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This is another fine mess you’ve gotten me out of

Column by Jim Bishop

This is a long-overdue fanfare for the uncommon people – those who quietly go about their business repairing other peoples’ messes, often literally. Yet, their valiant efforts are too seldom recognized and appreciated.

There’s no question where to begin – with a group of men who came to the rescue at our home a week ago.

But I’ll back up (the phrase is appropriate) several days earlier when Anna and I started hearing a gurgling sound in the bathroom, especially noticeable if the washing machine was running.

When the disturbing noise kept recurring, I gave both toilets a workout with a plunger. The sound stopped. What? Had this mechanically challenged dude actually fixed a problem in our own home? Wife Anna seemed impressed.

The weekend was busy but percolated along pleasantly. That is, until we came home from church Sunday to find both bathtubs with several inches of raw, aromatic sewage that appeared to be slowly rising.

What to do? We were afraid to try flushing the toilets, and we sure weren’t going to take a shower. This constituted an “emergency,” so, we hesitantly called Ray Good, son of the late Emory Good who was the gentle man we turned to for our plumbing needs for most of the 37 years we’ve lived at our present address.

The answering machine came on and we left a message in our most plaintive-sounding tone, hoping that Ray wasn’t out of town.

The phone rang about a half-hour later; I answered on the first ring. It was an appeal to donate to a charitable cause that isn’t even local. I tried to be as polite as possible while declining the opportunity.

After what seemed an eternity, the phone rang again, and it was Ray. I explained our dilemma, apologizing for imposing myself on a Sunday afternoon, then cut to the chase – “HELP!” “I’ll be right over,” he replied.

A short time later, Ray pulled into our driveway and went right to work. He spent the next two hours using every tool in his arsenal, and eventually succeeding in getting the murky water to subside, but we could sense Ray’s frustration at leaving with the problem not fully resolved.

I called the Rockingham County Department of Public Works first thing Monday morning and reported a possible clogged sewer line. The lady who answered was cordial and said she would report it right away.

She obviously did. Anna told me a four-man crew was on the scene by 8:30 a.m. I wasn’t there while the men worked but Anna told me later that they labored non-stop all morning to unclog the blockage. They gave the “all clear” signal shortly after noon, packed up their equipment and moved on.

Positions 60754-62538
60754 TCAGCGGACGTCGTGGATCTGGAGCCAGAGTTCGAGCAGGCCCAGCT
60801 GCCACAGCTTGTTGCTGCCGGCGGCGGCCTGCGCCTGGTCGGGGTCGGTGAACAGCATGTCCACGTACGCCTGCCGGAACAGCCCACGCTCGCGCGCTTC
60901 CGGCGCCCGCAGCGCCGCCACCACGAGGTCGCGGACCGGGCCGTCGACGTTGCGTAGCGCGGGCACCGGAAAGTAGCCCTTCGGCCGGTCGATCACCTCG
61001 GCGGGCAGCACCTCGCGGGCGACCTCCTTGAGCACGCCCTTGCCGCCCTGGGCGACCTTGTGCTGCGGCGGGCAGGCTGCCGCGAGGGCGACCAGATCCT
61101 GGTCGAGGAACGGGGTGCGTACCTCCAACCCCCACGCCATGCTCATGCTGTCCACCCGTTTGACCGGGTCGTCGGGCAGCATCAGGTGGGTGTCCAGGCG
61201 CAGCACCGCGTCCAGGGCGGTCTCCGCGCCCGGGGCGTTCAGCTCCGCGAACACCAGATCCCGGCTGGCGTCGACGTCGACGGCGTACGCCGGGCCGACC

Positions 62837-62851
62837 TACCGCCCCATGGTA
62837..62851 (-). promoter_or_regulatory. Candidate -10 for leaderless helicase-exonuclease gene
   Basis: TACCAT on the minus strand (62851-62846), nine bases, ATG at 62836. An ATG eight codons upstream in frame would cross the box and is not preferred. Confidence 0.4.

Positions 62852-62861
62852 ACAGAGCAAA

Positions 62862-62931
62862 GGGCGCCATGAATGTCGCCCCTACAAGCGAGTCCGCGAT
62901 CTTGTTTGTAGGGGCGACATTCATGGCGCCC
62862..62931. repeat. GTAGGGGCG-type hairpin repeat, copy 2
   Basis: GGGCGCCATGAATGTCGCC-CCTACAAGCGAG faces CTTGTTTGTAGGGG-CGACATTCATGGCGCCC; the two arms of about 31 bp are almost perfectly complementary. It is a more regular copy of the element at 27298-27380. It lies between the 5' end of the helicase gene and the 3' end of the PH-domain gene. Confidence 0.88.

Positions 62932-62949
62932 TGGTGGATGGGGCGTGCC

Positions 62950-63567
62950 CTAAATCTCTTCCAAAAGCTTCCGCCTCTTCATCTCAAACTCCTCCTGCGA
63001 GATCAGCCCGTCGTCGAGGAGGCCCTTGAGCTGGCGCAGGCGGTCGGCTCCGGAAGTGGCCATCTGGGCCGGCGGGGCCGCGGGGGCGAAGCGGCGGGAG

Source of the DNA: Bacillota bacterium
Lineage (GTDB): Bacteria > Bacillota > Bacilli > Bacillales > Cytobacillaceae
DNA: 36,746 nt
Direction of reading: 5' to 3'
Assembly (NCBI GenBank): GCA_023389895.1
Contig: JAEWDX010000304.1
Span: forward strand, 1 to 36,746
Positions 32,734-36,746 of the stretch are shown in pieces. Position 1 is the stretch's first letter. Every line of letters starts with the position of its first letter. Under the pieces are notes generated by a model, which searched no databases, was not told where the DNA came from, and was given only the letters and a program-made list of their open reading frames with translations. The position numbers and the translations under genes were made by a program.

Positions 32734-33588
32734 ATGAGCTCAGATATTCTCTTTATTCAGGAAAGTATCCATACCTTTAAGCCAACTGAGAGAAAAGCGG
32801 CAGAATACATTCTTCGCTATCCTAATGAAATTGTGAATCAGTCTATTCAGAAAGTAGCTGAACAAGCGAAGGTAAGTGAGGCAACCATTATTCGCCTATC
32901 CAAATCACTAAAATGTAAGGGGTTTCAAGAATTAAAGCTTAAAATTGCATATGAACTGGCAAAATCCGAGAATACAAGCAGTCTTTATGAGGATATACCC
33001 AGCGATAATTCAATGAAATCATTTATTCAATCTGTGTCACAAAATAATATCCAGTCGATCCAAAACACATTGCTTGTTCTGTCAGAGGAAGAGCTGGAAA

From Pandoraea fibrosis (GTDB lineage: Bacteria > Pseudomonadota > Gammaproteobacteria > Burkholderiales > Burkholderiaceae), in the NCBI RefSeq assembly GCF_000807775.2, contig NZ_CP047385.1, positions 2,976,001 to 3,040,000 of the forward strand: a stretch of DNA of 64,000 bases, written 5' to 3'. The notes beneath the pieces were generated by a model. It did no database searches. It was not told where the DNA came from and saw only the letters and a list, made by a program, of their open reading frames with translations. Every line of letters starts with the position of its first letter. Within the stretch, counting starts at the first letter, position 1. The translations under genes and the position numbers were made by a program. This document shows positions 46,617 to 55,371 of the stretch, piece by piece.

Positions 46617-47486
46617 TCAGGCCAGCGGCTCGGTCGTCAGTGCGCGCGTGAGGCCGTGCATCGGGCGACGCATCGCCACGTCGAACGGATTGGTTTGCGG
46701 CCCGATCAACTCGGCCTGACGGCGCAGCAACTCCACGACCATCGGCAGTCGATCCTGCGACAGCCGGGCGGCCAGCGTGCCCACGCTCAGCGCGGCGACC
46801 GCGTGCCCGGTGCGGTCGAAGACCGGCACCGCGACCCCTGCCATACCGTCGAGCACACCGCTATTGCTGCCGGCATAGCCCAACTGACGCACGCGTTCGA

A flick of the Bishop’s mantle to Bud Hicks, Mike Cook, Robin Marshall and Boyd Cubbage for their superlative efforts.

Ray’s assessment was correct that the problem had to be somewhere in the main sewer line, and it was. Roots from a nearby maple tree were the chief culprit.

What became apparent later was that the slowly-rising corruption in our tubs was compliments of neighbors up the hill. The main line had backed up to the point that the flow was taking a detour into our living space. I don’t even want to think of the possible scenario that would have greeted us if we’d been out of town when the problem began.

And, get this: Monday evening, Ray called and asked if full sewer service had been restored. How many trades people would do this? Like father, like son.

I recognize these and other unsung heroes among us who work hard with their hands, usually taken for granted until we really need them – the waste disposal persons who show up faithfully every Thursday; the gang at Dave’s Recycling where I regularly drop off newsprint, aluminum and steel cans; Richard (Dickie) Layman and his crew who resuscitate our dead or dying vehicles; Harry Showalter restoring our ancient Maytag clothes dryer; and others.

It often involves dirty work, performed dutifully and efficiently with a sense of pride, but too often without adequate respect and sense of appreciation from us, the beneficiaries.

Please accept this public expression of gratitude for throwing out the lifeline when I’m in up to my neck. For all you do, this salute’s for you!

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